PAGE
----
My tear is at L4-L5, and I also have a bulge at that level. This disc also used to be herniated, but after a year or two, the herniation dried up or got sucked back in or something. (This is NOT unusual - but not many people realise that herniations can resolve spontaneously, and paradoxically, the bigger the herniation, the more likely it will, and the bigger the amount of herniation that is resorbed).

    ANYWAY - NOT A DOCTOR - THIS IS ALL JUST WHAT I "THINK" I've learned after 3 1/2 years of severe, intractible, disabling pain. I can't work or do much other than the basics - despite the damage to my disc being described as "mild". I originally hurt my back on a roller coaster ride. You say "For 6 months" - what happened? Did you just wake up in pain? Had you had pain before?

    They used to think that the disc didn't have any pain receptors, but they have found that the "skin" of the disc (which is layered), called the annulus fibrosis, is full of nerve endings. And the jelly/juice inside the disc also has chemicals that can irritate the area. It is the annulus fibrosis that "tears" - and it can tear a little bit, or all the way through. When it tears all the way through, the jelly/juice in the disc can leak out. So the tear itself can cause pain and then the jelly/juice can cause pain.

    This is called "discogenic" pain. A "discogram" detects "discogenic" pain. A discogram has two parts - the first part, they inject dye into the disc - it puts pressure on the disc, and the "theory" is that those discs which cause pain when you inject dye into them are the ones that cause you pain in your back/life. (You have damage at a number of discs, but not all those discs necessarily cause pain - the discogram sorts out which ones cause pain.) The second part of the discogram is the CT Scan - this test will show if any of the dye leaks out of the discs - which they do if the tear is all the way through. For someone who doesn't have sciatica/nerve inpingement (visible on an MRI), this is an important way for the Dr's to work out where the pain is coming from - in preparation for surgery. I won't say they're 100% accurate - but what is?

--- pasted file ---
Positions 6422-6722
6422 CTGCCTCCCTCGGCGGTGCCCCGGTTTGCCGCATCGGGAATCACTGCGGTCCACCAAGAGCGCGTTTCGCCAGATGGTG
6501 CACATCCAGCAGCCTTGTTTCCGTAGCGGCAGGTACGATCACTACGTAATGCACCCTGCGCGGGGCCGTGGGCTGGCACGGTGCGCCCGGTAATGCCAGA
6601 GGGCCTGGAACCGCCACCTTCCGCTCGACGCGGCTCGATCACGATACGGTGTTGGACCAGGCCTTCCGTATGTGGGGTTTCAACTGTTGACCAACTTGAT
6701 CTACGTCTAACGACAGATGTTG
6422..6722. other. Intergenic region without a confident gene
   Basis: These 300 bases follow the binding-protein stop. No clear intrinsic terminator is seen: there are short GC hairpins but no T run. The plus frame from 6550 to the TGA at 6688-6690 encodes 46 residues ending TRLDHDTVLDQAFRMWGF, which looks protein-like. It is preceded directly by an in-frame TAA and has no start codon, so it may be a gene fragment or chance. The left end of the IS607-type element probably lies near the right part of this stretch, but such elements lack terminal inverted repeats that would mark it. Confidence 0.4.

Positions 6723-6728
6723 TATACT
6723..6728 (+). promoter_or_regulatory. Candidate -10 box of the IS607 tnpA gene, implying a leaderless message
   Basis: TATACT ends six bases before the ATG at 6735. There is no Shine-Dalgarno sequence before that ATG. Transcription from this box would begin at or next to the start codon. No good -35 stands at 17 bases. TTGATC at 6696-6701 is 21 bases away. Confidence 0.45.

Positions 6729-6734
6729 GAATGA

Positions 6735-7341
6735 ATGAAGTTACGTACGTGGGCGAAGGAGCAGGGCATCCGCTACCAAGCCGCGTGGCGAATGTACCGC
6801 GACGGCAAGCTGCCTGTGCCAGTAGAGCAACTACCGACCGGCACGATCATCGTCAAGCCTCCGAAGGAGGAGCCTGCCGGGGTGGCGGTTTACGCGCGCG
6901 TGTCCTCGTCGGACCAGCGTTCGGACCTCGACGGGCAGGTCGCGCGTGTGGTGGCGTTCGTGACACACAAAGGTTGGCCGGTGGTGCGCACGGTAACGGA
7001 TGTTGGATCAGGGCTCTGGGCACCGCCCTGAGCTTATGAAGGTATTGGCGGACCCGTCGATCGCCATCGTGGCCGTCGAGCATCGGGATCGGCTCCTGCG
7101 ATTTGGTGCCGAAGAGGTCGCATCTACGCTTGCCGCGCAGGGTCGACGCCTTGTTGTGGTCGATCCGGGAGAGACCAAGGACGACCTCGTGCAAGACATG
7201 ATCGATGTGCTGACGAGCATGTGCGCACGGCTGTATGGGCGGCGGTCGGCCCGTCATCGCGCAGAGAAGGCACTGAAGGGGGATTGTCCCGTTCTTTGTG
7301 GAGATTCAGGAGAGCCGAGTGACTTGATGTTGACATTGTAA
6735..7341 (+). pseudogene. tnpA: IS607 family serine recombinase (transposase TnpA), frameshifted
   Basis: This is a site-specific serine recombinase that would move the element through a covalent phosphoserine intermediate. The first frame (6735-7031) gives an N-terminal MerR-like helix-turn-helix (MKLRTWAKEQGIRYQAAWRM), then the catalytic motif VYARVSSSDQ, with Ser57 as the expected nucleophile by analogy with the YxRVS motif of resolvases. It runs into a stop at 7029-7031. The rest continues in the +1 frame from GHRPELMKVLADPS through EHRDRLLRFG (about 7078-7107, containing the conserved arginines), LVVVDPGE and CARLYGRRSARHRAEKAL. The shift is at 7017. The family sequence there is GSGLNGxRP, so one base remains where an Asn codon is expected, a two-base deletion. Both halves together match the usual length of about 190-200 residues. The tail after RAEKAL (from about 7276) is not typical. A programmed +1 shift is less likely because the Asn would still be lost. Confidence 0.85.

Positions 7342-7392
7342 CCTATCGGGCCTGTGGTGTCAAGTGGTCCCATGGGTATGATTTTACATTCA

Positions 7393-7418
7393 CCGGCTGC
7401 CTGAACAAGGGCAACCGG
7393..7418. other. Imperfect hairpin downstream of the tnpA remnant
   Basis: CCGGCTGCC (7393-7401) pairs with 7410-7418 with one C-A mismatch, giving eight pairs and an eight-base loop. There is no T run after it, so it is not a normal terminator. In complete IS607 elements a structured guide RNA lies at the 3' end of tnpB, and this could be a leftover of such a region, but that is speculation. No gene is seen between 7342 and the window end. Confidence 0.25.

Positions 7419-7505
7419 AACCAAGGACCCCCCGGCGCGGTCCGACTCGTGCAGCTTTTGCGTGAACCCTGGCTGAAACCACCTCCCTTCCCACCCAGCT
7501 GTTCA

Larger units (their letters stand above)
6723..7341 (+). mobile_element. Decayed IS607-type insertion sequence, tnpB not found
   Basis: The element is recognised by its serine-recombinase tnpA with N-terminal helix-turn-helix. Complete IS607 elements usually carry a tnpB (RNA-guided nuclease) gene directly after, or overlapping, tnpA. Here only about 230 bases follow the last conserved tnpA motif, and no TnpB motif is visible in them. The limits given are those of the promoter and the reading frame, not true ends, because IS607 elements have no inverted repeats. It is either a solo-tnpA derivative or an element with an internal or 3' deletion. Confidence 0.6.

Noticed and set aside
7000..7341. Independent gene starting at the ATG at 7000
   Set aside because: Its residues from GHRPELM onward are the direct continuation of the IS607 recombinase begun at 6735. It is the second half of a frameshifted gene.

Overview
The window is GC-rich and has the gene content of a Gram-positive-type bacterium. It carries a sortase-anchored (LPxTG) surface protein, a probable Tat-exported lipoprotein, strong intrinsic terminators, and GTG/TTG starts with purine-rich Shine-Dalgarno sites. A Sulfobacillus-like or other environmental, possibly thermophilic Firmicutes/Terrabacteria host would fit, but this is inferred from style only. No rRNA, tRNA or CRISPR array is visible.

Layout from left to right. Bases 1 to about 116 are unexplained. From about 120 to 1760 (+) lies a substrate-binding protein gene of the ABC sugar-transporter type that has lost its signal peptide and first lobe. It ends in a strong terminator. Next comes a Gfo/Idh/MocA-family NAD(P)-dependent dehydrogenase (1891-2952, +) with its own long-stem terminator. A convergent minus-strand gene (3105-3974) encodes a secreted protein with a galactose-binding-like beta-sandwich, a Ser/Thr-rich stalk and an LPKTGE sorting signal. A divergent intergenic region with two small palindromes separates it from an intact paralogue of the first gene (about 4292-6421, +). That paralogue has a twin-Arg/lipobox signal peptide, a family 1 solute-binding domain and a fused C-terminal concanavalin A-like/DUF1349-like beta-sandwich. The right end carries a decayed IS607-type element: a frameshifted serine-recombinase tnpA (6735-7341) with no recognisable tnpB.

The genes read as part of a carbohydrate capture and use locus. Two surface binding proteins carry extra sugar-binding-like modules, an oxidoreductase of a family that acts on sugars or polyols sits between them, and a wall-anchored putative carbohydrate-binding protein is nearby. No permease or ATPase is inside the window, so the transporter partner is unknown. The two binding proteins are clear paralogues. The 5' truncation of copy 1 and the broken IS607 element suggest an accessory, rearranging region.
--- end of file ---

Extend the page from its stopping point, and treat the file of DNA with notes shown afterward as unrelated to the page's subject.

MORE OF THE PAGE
Anyway - there's stuff here and on the internet to research about discogenic pain and discograms.

    What I've been told is that back operations work better for people who have radiating pain (in the limbs) than for those with only axial (in the back).

    Do tears heal? They can, but mine's been going strong for 3 1/2 years. Can meds fix it? I think the disc just heals itself - I guess anti-inflammatories can help - but I wouldn't think meds directly "heal" them.

    Good luck! I'd be very interested to hear the results of your discogram - if you get one. I would recommend it, if you're desperate enough to be considering surgery. You could also look at artificial discs. What I would really recommend is laying off chiropractors and PT until you work out what you have. I was too terrified to go near a chiropractor. And PT - BECAUSE IT INVOLVES MOVEMENT - ALWAYS hurt my back again - and seems to have set my hip off with pain after one set of sessions. And if you get the discogram - and they will usually only give you one if you are seriously considering surgery - get it done at a GOOD PLACE - This is a FULL-ON/INVASIVE TEST - You want it done RIGHT.

    I have only very rarely seen anyone on this forum with axial/discogenic pain - without radiating (leg) symptoms, so - I hope all goes well, and let us all know how you do.